Aravive merges with struggling Versartis, gaining access to Nasdaq; Silence Therapeutics CEO Ali Mortazavi leaves the RNAi biotech
→ Right on the heels of its first clinical proof-of-mechanism data, Aravive Biologics announced it will continue the development of GAS6-AXL inhibitor AVB-S6-500 as a public company formed through merging with a Versartis $VSAR subsidiary. Jay Shepard, CEO of Menlo Park, CA-based Versartis, will take the helm of the new company, which will have its headquarters in Aravive’s home of Houston. The deal fills a gaping hole in Versartis’ pipeline, which has been barren since its growth hormone flopped in a Phase III last September, and pivots its focus from endocrinology to oncology. Aravive, on the other hand, is in for the “financial resources and experienced leadership.” “Versartis’ development and commercial planning expertise, as well as its operational proficiency, will complement the strong scientific and clinical capabilities of the Aravive team,” said Aravive executive chairman Ray Tabibiazar, who is one of seven board directors of the new biotech.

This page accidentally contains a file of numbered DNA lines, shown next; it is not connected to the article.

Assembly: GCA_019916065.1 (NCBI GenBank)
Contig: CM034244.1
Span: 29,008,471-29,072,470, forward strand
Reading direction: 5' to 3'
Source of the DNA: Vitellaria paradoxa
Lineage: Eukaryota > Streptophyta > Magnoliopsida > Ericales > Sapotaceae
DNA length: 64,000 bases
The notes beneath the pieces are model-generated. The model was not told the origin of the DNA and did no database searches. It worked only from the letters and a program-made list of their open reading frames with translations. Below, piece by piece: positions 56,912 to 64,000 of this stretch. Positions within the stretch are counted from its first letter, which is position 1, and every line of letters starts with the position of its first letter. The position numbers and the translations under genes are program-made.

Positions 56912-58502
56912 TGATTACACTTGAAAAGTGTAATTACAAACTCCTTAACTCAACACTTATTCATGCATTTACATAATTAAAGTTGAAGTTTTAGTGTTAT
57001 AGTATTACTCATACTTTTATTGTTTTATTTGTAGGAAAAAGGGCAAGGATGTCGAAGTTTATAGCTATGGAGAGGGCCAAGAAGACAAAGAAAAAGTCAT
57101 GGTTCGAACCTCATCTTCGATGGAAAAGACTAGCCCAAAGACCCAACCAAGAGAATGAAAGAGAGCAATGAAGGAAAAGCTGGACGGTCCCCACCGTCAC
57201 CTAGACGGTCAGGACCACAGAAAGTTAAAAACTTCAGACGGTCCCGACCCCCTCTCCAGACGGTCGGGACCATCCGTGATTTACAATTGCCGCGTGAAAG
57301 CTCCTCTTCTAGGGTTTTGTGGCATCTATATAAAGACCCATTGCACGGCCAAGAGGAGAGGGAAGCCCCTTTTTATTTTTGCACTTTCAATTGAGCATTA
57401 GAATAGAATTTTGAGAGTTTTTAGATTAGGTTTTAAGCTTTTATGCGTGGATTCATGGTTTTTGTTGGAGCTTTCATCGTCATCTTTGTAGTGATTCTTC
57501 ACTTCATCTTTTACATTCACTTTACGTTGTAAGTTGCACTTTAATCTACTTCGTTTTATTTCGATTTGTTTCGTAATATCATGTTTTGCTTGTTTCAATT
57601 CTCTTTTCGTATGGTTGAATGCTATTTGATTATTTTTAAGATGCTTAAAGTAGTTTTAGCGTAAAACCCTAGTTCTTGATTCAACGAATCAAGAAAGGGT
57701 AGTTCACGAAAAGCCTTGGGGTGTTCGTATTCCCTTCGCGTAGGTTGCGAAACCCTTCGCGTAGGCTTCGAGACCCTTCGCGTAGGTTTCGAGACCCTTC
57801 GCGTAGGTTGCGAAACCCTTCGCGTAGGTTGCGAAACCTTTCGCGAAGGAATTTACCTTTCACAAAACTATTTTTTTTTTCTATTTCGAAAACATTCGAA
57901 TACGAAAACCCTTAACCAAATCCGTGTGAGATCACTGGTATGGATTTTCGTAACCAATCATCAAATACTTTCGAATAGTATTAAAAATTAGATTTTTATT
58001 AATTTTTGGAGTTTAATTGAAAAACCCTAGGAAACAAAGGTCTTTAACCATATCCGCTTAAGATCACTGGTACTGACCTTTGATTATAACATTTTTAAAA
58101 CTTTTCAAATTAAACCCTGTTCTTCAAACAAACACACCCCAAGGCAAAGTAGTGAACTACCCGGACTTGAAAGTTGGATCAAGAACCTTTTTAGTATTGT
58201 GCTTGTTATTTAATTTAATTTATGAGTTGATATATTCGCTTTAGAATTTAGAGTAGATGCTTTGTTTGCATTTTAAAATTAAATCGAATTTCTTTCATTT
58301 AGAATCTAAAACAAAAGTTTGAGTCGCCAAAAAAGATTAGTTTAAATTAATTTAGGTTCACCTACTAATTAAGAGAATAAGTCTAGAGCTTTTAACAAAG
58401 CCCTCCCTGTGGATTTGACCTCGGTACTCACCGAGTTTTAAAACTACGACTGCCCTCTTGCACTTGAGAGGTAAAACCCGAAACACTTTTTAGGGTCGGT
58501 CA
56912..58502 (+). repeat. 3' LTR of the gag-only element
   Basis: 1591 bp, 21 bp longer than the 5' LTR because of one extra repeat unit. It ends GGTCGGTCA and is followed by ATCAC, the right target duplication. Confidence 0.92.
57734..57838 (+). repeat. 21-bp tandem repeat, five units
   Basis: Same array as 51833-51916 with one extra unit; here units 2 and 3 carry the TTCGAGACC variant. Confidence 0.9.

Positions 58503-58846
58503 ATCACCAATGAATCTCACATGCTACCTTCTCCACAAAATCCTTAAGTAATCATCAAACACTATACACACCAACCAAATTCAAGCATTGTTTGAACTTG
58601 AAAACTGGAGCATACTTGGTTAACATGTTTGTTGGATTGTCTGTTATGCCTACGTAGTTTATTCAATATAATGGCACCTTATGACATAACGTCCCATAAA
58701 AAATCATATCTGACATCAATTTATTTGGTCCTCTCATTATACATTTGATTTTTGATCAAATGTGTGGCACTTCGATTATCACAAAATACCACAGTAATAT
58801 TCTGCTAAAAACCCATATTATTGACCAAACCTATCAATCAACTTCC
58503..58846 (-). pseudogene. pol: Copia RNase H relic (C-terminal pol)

→ Silence Therapeutics is parting ways with CEO Ali Mortazavi after six years and putting now executive chair Annalisa Jenkins in charge while it searches for a permanent chief. Though founded in 1994, the London-based biotech is still in preclinical phases as it went through some soul-searching in 2012 — when Mortazavi joined the company — and decided to focus on RNA-based drugs. With his background in finance, Mortazavi convinced investors to back Silence’s tech platform, which promises to inhibit (or “silence”) the expression of disease-causing genes through RNA interference. Its pipeline now spans hematology, metabolic diseases and other diseases like alcohol use disorder. “We believe today that our RNAi platform and R&D capabilities offer an opportunity to advance our lead programme in iron metabolism towards the clinic and to establish research partnerships that will maximise shareholder value. We wish Ali every success in his future endeavours,” said Jenkins, who’s also CEO of liquid biopsy company PlaqueTec.
→ Enyo Pharma is pushing forward its hep B and NASH programs with cash it just closed as part of a €40 million ($46.9 million) Series B round announced Monday. The Lyon, France-based company is working on lead project EYP001, a synthetic farnesoid X receptor (FXR) agonist the company hopes can cure chronic hepatitis B. It’s also being examined as a NASH drug. The new funding, backed by Orbimed as the lead, will take Enyo into Phase II trials for both indications through 2018 and 2019, the company said in a statement.